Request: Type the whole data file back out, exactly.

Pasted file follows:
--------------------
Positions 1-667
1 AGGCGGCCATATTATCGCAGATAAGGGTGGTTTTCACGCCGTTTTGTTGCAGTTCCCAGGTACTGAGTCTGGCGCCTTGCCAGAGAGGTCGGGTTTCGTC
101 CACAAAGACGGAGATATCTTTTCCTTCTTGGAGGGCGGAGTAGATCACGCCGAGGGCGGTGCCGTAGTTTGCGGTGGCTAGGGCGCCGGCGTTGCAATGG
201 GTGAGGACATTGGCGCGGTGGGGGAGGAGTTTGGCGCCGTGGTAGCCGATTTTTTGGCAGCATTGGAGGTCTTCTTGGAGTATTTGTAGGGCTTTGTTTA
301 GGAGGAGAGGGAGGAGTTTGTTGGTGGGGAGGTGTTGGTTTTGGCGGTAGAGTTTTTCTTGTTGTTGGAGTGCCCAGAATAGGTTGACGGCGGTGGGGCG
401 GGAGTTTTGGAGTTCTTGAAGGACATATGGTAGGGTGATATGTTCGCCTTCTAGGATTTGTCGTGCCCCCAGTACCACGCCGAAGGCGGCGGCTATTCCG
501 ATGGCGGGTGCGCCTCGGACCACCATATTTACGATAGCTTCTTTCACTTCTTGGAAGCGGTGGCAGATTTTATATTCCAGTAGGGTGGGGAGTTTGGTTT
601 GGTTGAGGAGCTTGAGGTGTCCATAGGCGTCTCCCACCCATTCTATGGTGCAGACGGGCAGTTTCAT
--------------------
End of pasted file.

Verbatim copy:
Positions 1-667
1 AGGCGGCCATATTATCGCAGATAAGGGTGGTTTTCACGCCGTTTTGTTGCAGTTCCCAGGTACTGAGTCTGGCGCCTTGCCAGAGAGGTCGGGTTTCGTC
101 CACAAAGACGGAGATATCTTTTCCTTCTTGGAGGGCGGAGTAGATCACGCCGAGGGCGGTGCCGTAGTTTGCGGTGGCTAGGGCGCCGGCGTTGCAATGG
201 GTGAGGACATTGGCGCGGTGGGGGAGGAGTTTGGCGCCGTGGTAGCCGATTTTTTGGCAGCATTGGAGGTCTTCTTGGAGTATTTGTAGGGCTTTGTTTA
301 GGAGGAGAGGGAGGAGTTTGTTGGTGGGGAGGTGTTGGTTTTGGCGGTAGAGTTTTTCTTGTTGTTGGAGTGCCCAGAATAGGTTGACGGCGGTGGGGCG
401 GGAGTTTTGGAGTTCTTGAAGGACATATGGTAGGGTGATATGTTCGCCTTCTAGGATTTGTCGTGCCCCCAGTACCACGCCGAAGGCGGCGGCTATTCCG
501 ATGGCGGGTGCGCCTCGGACCACCATATTTACGATAGCTTCTTTCACTTCTTGGAAGCGGTGGCAGATTTTATATTCCAGTAGGGTGGGGAGTTTGGTTT
601 GGTTGAGGAGCTTGAGGTGTCCATAGGCGTCTCCCACCCATTCTATGGTGCAGACGGGCAGTTTCAT